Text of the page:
Brazil’s rapid economic growth over the last decade, as well as the emergence of a new middle class, has put a strain on the country’s transport infrastructure. Brazil is now the sixth largest economy in the world but ranks just 104th in respect of the quality of its infrastructure according to a 2011 survey by the World Economic Forum, behind all other BRICS (Russia is ranked 100, China 69, India 86 and South Africa 60). Over the past 10 years Brazil has been investing around1% of GDP in infrastructure each year, as against 7.3% for China. In fact, Brazil needs investments of 3% every year just to avoid the deterioration of existing infrastructure. Transport bottlenecks are hurting the competitiveness of major industries such as mining and agribusiness and Brazil will be in the international spotlight as it hosts the upcoming 2014 football World Cup and the 2016 Rio Olympics. However, Brazil’s Federal Government is making an effort to tackle the issue.
On 15 August, Brazil’s President Dilma Rousseff announced the “Programa de Investimentos em Logística” (Logistics Investment Programme, “LIP”) a new plan to promote investment in the roads and railways. This ‘new stage’ consists of the adoption of PPP models for projects requiring investments of R$133 billion (US$64 billion) over the next 30 years, R$79.5 billion being invested in the first five years and R$53.5 billion following over the next 20 to 25 years. This includes R$91 billion to be spent on railway projects stretching over 30,000 km and R$42 billion on the country’s road networks with the construction or upgrade of over 7,500 km of highways. On the launching of the programme, President Rousseff said, “Brazil will finally get an infrastructure compatible with its size.”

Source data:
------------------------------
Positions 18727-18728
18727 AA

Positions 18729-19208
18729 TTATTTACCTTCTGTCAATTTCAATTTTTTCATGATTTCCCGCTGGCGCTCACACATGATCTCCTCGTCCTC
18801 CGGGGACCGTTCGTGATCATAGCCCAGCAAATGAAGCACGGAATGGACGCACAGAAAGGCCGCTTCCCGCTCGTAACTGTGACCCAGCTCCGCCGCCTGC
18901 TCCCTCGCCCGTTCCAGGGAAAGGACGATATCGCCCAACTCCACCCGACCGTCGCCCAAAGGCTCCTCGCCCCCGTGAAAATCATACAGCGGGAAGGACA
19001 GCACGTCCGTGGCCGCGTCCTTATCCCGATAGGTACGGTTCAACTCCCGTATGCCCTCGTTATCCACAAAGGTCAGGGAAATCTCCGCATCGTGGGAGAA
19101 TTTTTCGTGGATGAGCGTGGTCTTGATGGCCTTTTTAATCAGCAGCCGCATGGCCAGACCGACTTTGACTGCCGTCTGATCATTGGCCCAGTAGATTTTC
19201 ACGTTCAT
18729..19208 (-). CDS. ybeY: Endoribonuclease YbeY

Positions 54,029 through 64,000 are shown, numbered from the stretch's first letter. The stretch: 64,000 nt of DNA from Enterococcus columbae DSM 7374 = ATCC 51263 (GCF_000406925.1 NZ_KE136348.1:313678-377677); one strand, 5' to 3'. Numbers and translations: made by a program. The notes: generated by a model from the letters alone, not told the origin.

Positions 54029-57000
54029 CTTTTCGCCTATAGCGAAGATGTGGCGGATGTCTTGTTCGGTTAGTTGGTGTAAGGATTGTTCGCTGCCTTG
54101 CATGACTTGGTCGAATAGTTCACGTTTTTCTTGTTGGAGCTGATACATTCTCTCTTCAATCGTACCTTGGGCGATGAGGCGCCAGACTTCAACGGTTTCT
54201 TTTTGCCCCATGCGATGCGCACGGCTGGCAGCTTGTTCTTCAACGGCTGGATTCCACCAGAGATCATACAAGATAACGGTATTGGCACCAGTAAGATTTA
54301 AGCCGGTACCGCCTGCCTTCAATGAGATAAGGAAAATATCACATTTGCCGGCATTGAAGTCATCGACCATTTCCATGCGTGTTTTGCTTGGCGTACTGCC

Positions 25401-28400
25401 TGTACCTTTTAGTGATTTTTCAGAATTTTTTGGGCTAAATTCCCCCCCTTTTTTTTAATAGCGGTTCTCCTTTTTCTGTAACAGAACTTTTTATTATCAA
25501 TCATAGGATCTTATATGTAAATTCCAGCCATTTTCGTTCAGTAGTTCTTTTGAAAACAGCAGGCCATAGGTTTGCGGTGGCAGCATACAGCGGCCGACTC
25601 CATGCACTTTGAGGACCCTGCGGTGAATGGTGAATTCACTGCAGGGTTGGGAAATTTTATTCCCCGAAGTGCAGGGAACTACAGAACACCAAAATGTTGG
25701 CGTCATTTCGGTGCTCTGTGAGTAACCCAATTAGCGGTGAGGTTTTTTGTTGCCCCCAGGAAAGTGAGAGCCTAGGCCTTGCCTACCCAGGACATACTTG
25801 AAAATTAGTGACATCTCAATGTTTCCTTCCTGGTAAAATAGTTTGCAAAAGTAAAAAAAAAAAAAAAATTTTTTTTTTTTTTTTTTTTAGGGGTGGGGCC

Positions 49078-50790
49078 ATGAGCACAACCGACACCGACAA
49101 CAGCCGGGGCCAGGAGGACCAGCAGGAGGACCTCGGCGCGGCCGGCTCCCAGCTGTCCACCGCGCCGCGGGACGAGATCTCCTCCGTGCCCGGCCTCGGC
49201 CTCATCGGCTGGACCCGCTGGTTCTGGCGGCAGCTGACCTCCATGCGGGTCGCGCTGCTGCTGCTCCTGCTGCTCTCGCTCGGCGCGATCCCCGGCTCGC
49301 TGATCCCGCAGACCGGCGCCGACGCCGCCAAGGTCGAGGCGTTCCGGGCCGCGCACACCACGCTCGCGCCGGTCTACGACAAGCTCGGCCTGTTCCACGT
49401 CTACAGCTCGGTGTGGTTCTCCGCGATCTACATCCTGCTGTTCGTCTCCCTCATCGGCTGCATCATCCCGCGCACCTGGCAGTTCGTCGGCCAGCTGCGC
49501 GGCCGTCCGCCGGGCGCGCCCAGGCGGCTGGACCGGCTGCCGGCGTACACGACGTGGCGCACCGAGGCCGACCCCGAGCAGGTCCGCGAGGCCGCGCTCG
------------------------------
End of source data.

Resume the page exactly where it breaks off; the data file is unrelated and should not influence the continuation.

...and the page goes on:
Under the LIP, the government has created a public company called “Empresa de Planejamento e Logística” (Company of Planning and Logistics, “EPL”) to help implement the investment plans for the roads and railways. EPL has a legal mandate to ensure the money is invested correctly and projects are completed and will help the government structure projects and monitor their progress. In the coming weeks, President Rousseff’s administration will be announcing investment plans for the country’s ports and airports, which will also be overseen by the EPL under the LIP.
Pursuant to the LIP, the railway sector will see an initial R$56 billion investment over the first five years and R$35 billion over the following 25 years. The government is seeking to revive rail freight and break the current monopoly in the provision of rail services. This is intended to address competition and industrial policy concerns, reducing transport costs and improving the competitiveness of Brazilian exports. Using the proposed PPP model, concession contracts will be awarded by the government for the construction and operation of the new lines. The government will purchase capacity on the railway through the federal railway construction agency Valec and sell it on to independent freight operators and freight concessionaires moving their consignments.